Louis Janmot’s “The Poem of the Soul” series is incredible. I discovered it after first encountering “The Wrong Path”:

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What did Janmot paint this series, and what is he trying to convey in this arresting and ominous scene? In short, he was responding as a Christian to the dechristening of 19th century France:

Janmot has made an extraordinary accomplishment that has remained unique in Western European painting. He dedicated all his life to a series of thirty-four paintings called ‘The poem of the soul’. Eighteen of these paintings, which date from 1836 to 1855, are painted in colour. The seventeen drawings, which he made after 1855, are in black and white. The paintings are accompanied by a long poem on the same subject. Paintings and poem document and explain each other.

The poem is about the birth and life of a boy, a new soul on earth F6 . God and the angels decide on life (Génération divine), a guardian angel brings life to earth (Le passage des âmes) and the boy finds a loving mother (L’ange et la mère). The boy is joined by a companion girl (Le printemps). They play together in an ideal and untouched paradise. Both their souls retain images of their previous life in the heavens (Souvenir du ciel). The children remain together from childhood to adolescence. They leave their family (Le toit paternel), face the dangers of a secularised university (Le mauvais sentier), the wrong path for them, which will lose their souls (Le cauchemar). But they encounter a wise man who teaches them religious education (Le grain de blé) and shows them the path of Catholic faith (Première communion). The children grow up to adolescents (Virginitas) and start to love each other with a pure platonic love (L’échelle d’or). Time goes by (Rayons de soleil). They climb the hills of life (Sur la montagne), live a simple life in the midst of nature (Un soir). Their souls join (Le vol de l’âme) and fly to the heavens (L’idéal). But the boy cannot follow and is thrown back to earth where he mourns on the tomb of his beloved (Réalité).

The black and white drawings take over from that point. The boy still lingers in the solitude of a forest (Solitude), yet he finds new energy at the beaches, a new touch of infinity to his soul (L’infini). He dreams and receives the revelation of carnal beauty (Rêve de feu). The lovers are joined (Amour), but in a true sensual, earthly love now. Only for a short time: the dream ends (Adieu), the lady has to leave again. In solitude, the young man falls in despair and doubt (Le doute). This is a moment the devil has awaited (L’esprit du mal). He tempts the boy to an orgy (L’orgie), so the youth loses his soul and his God (Sans Dieu). The black hooded phantom now accompanies the man (Le fantôme), his fall continues to a total ending (Chute fatale). In a macabre scene, the man is bound to the corpse of his beloved (Supplice de Mézence), tearing it with him across mountains, and all the generations of Evil are visited by him (La génération du mal). His soul however longs again for purity. He prays and his mother intercedes on his behalf to God (Intercession maternelle). Finally, faith triumphs over evil (La délivrance) and the soul is elevated to the Heavens (Sursum corda).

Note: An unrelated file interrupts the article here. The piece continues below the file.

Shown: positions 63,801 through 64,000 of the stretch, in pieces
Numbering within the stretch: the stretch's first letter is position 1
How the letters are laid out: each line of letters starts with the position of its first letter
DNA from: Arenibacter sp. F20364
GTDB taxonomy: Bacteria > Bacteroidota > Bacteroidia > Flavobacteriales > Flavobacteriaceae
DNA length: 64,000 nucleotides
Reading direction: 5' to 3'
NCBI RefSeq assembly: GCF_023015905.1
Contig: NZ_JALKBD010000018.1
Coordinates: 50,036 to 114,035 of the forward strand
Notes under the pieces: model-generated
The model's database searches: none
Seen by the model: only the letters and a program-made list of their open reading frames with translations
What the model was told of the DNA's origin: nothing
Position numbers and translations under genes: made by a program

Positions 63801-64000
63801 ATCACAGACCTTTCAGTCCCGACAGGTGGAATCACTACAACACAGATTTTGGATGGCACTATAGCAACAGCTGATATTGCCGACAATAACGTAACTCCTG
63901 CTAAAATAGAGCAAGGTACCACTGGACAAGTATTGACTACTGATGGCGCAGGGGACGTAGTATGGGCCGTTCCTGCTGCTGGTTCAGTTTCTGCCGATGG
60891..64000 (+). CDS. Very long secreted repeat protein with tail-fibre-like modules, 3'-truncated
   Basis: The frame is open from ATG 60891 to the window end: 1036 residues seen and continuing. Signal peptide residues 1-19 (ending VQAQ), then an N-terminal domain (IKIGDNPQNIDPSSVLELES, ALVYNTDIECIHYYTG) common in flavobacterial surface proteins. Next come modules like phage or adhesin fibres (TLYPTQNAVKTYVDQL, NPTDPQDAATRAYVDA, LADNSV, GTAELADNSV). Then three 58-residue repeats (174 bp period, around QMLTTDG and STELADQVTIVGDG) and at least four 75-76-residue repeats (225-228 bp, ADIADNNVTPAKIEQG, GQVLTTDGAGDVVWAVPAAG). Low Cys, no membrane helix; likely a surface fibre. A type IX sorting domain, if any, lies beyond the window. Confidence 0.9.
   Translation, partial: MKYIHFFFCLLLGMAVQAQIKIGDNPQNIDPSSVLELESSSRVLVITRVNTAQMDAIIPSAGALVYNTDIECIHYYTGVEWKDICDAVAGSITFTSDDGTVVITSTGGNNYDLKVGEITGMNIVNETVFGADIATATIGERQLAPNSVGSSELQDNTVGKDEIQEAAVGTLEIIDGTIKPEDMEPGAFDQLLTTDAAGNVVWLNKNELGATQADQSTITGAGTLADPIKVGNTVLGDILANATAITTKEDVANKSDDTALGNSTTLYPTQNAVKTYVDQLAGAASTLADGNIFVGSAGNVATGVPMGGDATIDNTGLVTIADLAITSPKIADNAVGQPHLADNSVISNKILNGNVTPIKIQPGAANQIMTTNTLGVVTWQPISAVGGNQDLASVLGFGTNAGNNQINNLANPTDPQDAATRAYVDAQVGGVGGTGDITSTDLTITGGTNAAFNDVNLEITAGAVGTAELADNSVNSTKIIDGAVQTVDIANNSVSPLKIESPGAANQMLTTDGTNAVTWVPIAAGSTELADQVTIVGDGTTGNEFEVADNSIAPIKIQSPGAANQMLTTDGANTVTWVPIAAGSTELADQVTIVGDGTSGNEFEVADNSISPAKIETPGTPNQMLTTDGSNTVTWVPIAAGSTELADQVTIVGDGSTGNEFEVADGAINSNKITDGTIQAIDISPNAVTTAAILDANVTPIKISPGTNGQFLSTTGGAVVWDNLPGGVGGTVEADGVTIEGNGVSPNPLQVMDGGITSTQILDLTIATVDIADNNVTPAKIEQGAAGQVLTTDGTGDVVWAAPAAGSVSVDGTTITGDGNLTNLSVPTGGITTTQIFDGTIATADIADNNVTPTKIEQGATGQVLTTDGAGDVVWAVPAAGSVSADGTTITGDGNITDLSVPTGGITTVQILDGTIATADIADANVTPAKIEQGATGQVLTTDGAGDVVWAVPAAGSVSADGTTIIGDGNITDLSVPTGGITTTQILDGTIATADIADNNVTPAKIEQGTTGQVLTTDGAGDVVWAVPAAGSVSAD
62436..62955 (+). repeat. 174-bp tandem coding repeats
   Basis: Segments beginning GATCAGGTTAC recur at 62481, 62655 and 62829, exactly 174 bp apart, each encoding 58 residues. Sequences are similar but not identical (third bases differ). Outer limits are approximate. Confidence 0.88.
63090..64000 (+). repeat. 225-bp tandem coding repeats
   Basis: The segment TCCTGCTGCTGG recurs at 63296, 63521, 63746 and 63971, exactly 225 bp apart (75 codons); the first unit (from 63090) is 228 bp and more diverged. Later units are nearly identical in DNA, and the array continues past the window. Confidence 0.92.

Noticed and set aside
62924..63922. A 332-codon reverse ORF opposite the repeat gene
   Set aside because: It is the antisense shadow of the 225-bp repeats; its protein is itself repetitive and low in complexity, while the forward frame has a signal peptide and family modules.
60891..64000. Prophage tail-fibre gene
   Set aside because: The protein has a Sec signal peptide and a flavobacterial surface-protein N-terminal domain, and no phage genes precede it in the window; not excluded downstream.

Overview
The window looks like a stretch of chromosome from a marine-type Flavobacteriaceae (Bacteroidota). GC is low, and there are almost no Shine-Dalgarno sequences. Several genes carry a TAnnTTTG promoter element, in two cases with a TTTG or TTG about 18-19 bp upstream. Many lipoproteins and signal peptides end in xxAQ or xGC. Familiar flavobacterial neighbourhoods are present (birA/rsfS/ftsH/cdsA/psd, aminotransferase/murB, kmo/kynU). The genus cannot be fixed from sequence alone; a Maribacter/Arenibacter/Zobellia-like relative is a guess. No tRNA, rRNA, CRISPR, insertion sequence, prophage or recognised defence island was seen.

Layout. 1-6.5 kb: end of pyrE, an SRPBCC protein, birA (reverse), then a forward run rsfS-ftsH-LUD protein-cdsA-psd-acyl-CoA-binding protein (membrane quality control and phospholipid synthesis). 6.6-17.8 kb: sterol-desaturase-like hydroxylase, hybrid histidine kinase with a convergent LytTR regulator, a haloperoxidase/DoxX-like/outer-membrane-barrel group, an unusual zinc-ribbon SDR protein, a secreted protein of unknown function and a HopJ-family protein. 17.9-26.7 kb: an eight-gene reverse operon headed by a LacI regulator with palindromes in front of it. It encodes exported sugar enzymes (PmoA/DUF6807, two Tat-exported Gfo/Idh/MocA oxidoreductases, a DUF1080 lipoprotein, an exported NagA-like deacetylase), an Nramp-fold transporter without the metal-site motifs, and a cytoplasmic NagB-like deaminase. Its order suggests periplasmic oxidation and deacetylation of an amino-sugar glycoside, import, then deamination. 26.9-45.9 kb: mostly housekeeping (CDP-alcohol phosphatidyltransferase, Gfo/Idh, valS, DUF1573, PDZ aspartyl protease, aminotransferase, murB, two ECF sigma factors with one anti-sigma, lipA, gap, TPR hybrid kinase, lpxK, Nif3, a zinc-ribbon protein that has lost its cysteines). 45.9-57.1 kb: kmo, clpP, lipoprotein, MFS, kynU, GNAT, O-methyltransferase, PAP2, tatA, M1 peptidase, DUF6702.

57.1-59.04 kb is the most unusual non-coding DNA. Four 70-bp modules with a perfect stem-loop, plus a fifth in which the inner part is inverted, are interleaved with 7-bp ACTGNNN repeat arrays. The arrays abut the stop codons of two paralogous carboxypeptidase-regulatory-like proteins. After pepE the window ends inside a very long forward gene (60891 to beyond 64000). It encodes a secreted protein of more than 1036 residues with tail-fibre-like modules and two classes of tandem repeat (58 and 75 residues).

Janmot has been thoroughly inspired for his poem and series of pictures by Catholic faith. He was one of the representatives of a struggling generation. Since the end of the eighteenth century France and Europe had entered a struggle for the education of the young. For Janmot this was a struggle for the soul of man. …

His painting ‘Le mauvais sentier’, the wrong path, is a hallucinating representation of Janmot’s feeling about secular education in France. At each step of the children along their road of knowledge, science and literature professors grow out of the wall and lead, tempt them further into what Janmot considered to be the wrong, entirely secularised path. This kind of education corrupted the soul. …

Janmot uses Classicist techniques for presenting profoundly Romantic and religious ideas. He applied themes from antiquity however as symbols of the republic and past revolutions: the ‘Orgy’ is in a Greek temple and ‘Chute fatale’ or ‘Fatal Fall’ uses forms that could come out of an Ingres or a David painting. Janmot deliberately wanted to break with Neo-Classical French style and clearly favoured the purity of untouched nature.

The paintings of Janmot are magnificent, large and important works of art that illustrate one of the great tendencies of the battle of ideas that were the essence of the nineteenth century. The Museum of Fine Arts of Lyon shows them in all their glory next to each other. The paintings are to be admired as the dedication of a great artist to his ideas. Janmot of course was a great Romantic artist. He devoted his life and his creativity to one idea only, a eulogy in the defence of the soul. Here was an artist not gifted with the power of a genius, devoting all his creative energy to an idea that most people of his times and almost all of ours would mock. We may find Janmot very naive and we may regret his futile effort. Yet, his series on the soul represents the cravings of many persons of Western Europe of the nineteenth century. Many Romantics sought the ideals of medieval and Renaissance Christianism and even though Europe was de-christened in the end, the values and messages of Christianism did not die out.

“A eulogy in defense of the soul”.